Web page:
Hello, watermarks

To use or not use a watermark on ones images. I can totally understand the reasoning behind why someone would want to place a watermark on their image — to prevent others from using our pictures without our permission. I’ve noticed a lot of people have started to watermark their own images on the web lately, and so it got me thinking, how can I create one for myself (without the use of a fancy program), just for those times when I feel like marking my photographs as mine before publishing it out on the web for everyone to see?

While playing around on photoshop, I realized it’s really quite easy to create a watermark to use on your own images. I decided to create a custom brush using text and an image (from my shop’s logo) which I would later use to apply my simple watermark.

^you can click the above image to see my example watermark

Here’s how I did it:

  • Open up a new project window in Photoshop
  • Set height and width to 300px each, and set the background to transparent; click OK
  • Select the type tool; choose a font; type out a word that you’d like to use as your watermark
      If using an image, resize the image so that it’ll fit into the new window you had created. Using the magic wand tool select any white space from the image and erase it using the eraser tool
  • Next, select Edit > Define brush preset, and enter in a name/label for your brush
  • Open up the image/photo that you want to watermark
  • Add a new layer by clicking the create a new layer button
  • Select the brush tool; choose the preset brush you had made from the brush settings; the brush should now look like your logo that you had made
  • Stamp your logo onto the new layer of your image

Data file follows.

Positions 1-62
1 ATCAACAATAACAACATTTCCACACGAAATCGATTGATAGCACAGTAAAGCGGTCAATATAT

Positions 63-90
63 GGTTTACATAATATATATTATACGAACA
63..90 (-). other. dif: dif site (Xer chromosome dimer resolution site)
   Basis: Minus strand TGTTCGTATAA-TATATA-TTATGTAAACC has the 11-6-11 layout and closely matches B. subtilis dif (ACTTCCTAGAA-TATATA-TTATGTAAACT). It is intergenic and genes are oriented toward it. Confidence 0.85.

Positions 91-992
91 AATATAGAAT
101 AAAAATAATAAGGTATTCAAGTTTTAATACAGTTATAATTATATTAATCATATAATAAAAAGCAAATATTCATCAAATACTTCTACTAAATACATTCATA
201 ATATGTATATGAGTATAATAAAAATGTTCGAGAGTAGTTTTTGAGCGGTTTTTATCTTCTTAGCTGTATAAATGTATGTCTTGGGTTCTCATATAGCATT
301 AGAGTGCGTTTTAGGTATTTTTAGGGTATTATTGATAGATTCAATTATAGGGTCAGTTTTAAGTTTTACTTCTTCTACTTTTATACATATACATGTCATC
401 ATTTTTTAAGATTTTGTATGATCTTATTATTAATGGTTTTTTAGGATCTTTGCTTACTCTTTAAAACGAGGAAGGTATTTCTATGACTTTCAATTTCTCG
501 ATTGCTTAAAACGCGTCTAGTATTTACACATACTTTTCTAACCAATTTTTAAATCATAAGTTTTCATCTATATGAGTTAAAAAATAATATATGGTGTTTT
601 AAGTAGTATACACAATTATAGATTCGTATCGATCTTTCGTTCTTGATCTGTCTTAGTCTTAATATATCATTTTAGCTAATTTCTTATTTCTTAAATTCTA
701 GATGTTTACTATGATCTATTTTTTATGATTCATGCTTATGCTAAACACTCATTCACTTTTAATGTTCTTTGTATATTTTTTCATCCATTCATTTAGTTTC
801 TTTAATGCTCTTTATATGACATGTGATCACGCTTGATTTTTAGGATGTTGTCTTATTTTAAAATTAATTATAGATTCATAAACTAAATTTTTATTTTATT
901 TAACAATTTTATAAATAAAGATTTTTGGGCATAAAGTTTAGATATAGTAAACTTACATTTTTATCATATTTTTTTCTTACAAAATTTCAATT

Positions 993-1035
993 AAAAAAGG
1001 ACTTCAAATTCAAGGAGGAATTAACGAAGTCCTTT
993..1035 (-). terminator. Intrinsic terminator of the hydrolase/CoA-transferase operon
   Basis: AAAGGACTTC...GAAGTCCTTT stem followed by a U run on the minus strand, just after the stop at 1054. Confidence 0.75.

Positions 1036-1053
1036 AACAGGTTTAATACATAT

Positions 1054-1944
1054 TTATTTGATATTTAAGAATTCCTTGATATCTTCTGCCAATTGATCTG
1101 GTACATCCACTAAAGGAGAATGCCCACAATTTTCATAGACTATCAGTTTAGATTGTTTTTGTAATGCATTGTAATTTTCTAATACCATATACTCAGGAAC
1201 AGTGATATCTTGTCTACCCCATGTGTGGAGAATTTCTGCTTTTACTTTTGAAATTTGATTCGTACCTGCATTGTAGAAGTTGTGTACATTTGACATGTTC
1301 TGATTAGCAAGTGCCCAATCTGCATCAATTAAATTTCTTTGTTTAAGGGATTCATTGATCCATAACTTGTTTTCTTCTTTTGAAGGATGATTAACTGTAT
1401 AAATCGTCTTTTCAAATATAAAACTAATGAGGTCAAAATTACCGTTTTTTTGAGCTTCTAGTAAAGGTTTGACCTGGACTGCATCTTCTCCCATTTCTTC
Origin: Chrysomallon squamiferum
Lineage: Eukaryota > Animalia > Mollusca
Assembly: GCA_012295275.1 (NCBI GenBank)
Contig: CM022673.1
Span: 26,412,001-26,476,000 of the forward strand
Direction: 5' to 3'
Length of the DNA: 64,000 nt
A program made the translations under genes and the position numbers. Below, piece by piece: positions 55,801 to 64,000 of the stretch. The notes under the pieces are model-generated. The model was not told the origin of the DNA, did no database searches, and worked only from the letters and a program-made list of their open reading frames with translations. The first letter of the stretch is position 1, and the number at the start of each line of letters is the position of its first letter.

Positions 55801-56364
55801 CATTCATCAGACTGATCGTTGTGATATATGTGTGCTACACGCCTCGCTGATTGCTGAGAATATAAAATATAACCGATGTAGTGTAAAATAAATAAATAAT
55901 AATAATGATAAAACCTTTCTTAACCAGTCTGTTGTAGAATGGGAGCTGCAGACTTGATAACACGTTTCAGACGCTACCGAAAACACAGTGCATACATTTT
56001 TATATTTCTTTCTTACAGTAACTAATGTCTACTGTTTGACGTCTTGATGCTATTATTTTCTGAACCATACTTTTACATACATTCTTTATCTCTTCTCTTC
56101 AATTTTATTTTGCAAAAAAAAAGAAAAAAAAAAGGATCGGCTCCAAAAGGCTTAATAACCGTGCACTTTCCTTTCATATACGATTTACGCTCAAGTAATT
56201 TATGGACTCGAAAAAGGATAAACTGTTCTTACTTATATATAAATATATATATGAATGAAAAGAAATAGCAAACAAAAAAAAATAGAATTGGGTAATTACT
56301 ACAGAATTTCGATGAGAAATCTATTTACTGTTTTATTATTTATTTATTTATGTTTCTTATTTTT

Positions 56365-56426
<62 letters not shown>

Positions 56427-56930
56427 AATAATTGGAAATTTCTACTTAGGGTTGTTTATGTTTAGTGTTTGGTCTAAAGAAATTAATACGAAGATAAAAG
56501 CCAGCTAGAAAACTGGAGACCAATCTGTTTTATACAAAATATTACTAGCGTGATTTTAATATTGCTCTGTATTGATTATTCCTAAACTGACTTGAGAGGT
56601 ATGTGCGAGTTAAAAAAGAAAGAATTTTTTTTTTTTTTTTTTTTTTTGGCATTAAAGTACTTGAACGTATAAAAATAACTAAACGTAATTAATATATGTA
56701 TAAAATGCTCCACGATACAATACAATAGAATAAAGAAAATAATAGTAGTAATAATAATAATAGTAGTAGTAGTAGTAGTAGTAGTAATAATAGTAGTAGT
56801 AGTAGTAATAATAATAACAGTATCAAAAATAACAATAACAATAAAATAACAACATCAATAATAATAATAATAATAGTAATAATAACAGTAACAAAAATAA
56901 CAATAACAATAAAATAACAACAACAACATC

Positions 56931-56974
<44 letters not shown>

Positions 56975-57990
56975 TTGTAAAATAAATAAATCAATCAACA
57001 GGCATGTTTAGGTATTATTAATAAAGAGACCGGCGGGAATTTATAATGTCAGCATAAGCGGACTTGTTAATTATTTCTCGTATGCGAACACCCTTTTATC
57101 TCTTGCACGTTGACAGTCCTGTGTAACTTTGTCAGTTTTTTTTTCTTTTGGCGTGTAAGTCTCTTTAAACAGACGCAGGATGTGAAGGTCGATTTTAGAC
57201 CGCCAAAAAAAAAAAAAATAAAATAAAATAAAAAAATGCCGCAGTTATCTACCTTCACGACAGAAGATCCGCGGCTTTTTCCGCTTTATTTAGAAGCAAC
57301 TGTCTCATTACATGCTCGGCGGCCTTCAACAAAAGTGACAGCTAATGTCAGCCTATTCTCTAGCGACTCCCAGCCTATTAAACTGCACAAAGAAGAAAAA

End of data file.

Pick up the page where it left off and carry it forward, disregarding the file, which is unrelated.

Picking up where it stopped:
• Reposition the logo if you’d like by using the select tool
  • Once its in position, you can adjust the settings of the layer. I chose to set mine on colour burn and decrease the opacity and flow to a lower percentage.

    It’s not necessary to do the last step, since I know some people like to have their logos/tags noticeably stand out from their image so that people know that it is clearly watermarked. I do that sometimes, but other times, I don’t want my watermark to intrude too much into my photograph, so I will carry out with the last step in order to blend it into the image a bit.

    Here is another example where I kept the watermark more opaque. This time using a text only watermark, and leaving it blatantly obvious.

    I think turning your custom watermark into a preset brush works best (compared to some other methods that I had read about), because you won’t have to enter text in all the time. Instead, it can be easily stamped onto your image/photograph and save you a bunch of time if you are planning on watermarking a whole bunch of images (:

    I hope that this will be helpful to people who do not know how to create their own watermark, or their own preset brushes on photoshop (:

  • 3 Comments to “Hello, watermarks”

    1. I think watermarks can be a nice touch when it comes to dressing up your photo for display. Kinda like a bowtie or something.

      Great tips by the way, will definitely give it a shot after I catch some sleep! (I am one of those newbs who type it out for every album although I managed to speed it up by using actions.)

      • hehe Thanks again Pete for your comment (: Watermarks can be fun to use. I think they’re more effective when they’re small and placed somewhere in the corner, or if they’re big and fancy. But I guess it really depends on the photo and what you’re using the photo for. I definitely agree that it helps dress up a photo if used in the right way (unlike my examples hahaha). But yeah, it’s definitely something that I’ll experiment more with. It’s pretty simple to make a preset brush, but writing out the steps make me feel like it was long and complicated =/

    2. I’ve forgotten to use watermarks for the photos I’ve already posted to my website. I was thinking of doing it too. How do you create a watermark anyways?

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